What is GIS mapping and what does a GIS technician do?

I can guarantee there are loads of jobs that you don’t even know exist. Within each course we offer here at The Sheffield College are loads of job roles you can progress onto. Some don’t even exist yet, some might vanish, but then that’s the exciting anyway – isn’t it?! This one’s a bit of Civil Engineering, a bit of Geography and a bit of Sustainable Environment…

What is a GIS technician?

GIS stands for ‘Geographic Information System’, so GIS jobs are all about getting geographical information and displaying it through GIS mapping. The job is an exciting blend of civil engineering with an environment career, with a big helping of geography. GIS has been called “the 21st century version of cartography”, and Business Insider lists it as one of 16 geography-based careers which are “awesome” and “lucrative”. What’s more, you can get straight into a GIS career as a graduate.

And what is GIS mapping?

GIS mapping is a technology that lets you map locations then put lots of slices/layeres of data on top of that, so you can find all sorts of information out about that area. For example, you could map an area of land and include layers of data showing the salaries or education of the local people, and what kind of soil it has, and where the streams or farms and schools are…

How do businesses use all that geographic information, then?

GIS mapping which is done by GIS technicians can be used by companies and organisations in all sorts of ways. Lots of different companies need GIS technicians, so if you’re interested in geographic information, you could be getting into a career that grows and grows (like a mountain, but more quickly…)

GIS mapping for wildlife protection:

“Why did the hedgehog cross the road?”

Ever heard of hedgehog bridges and tunnels which help hedgehogs to cross motorways safely? A hedgehog bridge is just one example of a wildlife corridor which gets animals from one place to another safely. It’s down to GIS analysts and wildlife biologists to mix geography and data together to find the best places and the best ways to build wildlife corridors!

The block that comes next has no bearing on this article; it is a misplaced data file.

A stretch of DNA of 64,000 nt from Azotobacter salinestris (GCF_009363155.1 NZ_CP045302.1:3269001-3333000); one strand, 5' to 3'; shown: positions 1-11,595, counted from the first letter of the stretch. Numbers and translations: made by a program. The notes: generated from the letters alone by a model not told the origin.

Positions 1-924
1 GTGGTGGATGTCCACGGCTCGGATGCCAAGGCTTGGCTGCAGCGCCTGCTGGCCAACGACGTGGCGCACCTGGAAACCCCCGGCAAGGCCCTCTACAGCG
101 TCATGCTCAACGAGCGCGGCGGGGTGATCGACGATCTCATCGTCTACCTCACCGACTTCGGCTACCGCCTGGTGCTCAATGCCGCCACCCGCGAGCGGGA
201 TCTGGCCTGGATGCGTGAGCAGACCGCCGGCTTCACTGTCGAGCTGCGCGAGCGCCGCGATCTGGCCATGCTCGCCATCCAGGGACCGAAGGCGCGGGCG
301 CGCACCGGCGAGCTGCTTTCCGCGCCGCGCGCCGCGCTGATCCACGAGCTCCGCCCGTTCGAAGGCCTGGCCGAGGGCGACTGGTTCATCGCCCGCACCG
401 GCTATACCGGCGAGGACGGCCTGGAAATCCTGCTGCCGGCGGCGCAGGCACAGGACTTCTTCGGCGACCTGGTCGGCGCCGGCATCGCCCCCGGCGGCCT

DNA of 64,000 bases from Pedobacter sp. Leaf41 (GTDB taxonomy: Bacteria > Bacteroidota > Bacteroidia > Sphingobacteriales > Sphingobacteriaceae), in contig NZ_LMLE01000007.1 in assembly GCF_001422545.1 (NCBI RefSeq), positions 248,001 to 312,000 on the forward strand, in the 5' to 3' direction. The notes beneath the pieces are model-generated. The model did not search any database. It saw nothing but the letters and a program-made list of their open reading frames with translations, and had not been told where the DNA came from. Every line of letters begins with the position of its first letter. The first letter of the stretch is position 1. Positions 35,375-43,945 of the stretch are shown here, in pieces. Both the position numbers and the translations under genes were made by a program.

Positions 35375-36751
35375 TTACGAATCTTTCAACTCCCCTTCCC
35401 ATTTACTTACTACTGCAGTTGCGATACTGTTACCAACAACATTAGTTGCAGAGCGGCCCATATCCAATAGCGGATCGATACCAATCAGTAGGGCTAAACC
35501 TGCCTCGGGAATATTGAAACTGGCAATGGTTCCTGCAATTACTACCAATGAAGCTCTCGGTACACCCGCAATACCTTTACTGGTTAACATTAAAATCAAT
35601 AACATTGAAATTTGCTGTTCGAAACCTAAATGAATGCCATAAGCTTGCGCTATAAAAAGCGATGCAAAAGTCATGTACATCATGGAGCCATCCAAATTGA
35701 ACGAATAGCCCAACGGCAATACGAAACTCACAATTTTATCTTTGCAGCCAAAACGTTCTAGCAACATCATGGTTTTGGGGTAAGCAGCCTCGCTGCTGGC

GIS mapping for pollution:

With GIS you could create a map that shows sites which produce pollution, like petrol stations, and sites which are most at risk from pollution, like nature reserves. The same map could help you see which local nature reserves are most at risk from pollution.

GIS mapping for construction:

As another example, GIS technicians discover any risks that a building project might create for the environment or the biodiversity in it (like the birds and animals, for example). GIS technicians discover these risks and tell other people in the company about them. They explore where risks might be found by creating maps and models of the area (they don’t make the models with clay, by the way, but with BIM (Building Information Modelling) technology. Once the GIS technicians have made their maps they start filling the models up with data about the area. The end result of all their hard work is visuals showing the environmental risks of a building project. The company can then explore these results and think about what the best steps to protect the environment would be before going ahead with a building project.

Bet you never imagined building bridges for hedgehogs as a child! Well, it is possible. And yes, these are real jobs earning good money! If you are interested in pursuing a career in this, take a look through either our Geography, Civil Engineering, or Environmental Courses.

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